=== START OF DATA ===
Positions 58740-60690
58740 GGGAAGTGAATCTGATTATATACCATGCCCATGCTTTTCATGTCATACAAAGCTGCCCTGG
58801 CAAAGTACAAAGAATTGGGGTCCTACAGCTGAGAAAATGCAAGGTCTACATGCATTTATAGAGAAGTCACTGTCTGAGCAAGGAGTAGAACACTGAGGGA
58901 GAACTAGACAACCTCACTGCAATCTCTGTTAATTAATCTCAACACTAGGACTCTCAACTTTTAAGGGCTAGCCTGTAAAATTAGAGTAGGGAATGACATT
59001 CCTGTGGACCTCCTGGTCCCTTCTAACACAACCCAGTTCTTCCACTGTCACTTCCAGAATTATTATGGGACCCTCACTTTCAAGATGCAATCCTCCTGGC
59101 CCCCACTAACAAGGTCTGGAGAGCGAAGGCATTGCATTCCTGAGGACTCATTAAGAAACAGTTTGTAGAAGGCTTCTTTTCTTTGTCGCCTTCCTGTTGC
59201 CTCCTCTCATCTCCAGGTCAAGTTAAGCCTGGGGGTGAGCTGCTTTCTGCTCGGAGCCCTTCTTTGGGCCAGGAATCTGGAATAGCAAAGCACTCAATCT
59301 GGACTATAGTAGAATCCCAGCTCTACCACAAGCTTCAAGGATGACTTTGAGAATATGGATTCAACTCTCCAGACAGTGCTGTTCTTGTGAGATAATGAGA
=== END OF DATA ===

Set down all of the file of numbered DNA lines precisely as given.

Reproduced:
Positions 58740-60690
58740 GGGAAGTGAATCTGATTATATACCATGCCCATGCTTTTCATGTCATACAAAGCTGCCCTGG
58801 CAAAGTACAAAGAATTGGGGTCCTACAGCTGAGAAAATGCAAGGTCTACATGCATTTATAGAGAAGTCACTGTCTGAGCAAGGAGTAGAACACTGAGGGA
58901 GAACTAGACAACCTCACTGCAATCTCTGTTAATTAATCTCAACACTAGGACTCTCAACTTTTAAGGGCTAGCCTGTAAAATTAGAGTAGGGAATGACATT
59001 CCTGTGGACCTCCTGGTCCCTTCTAACACAACCCAGTTCTTCCACTGTCACTTCCAGAATTATTATGGGACCCTCACTTTCAAGATGCAATCCTCCTGGC
59101 CCCCACTAACAAGGTCTGGAGAGCGAAGGCATTGCATTCCTGAGGACTCATTAAGAAACAGTTTGTAGAAGGCTTCTTTTCTTTGTCGCCTTCCTGTTGC
59201 CTCCTCTCATCTCCAGGTCAAGTTAAGCCTGGGGGTGAGCTGCTTTCTGCTCGGAGCCCTTCTTTGGGCCAGGAATCTGGAATAGCAAAGCACTCAATCT
59301 GGACTATAGTAGAATCCCAGCTCTACCACAAGCTTCAAGGATGACTTTGAGAATATGGATTCAACTCTCCAGACAGTGCTGTTCTTGTGAGATAATGAGA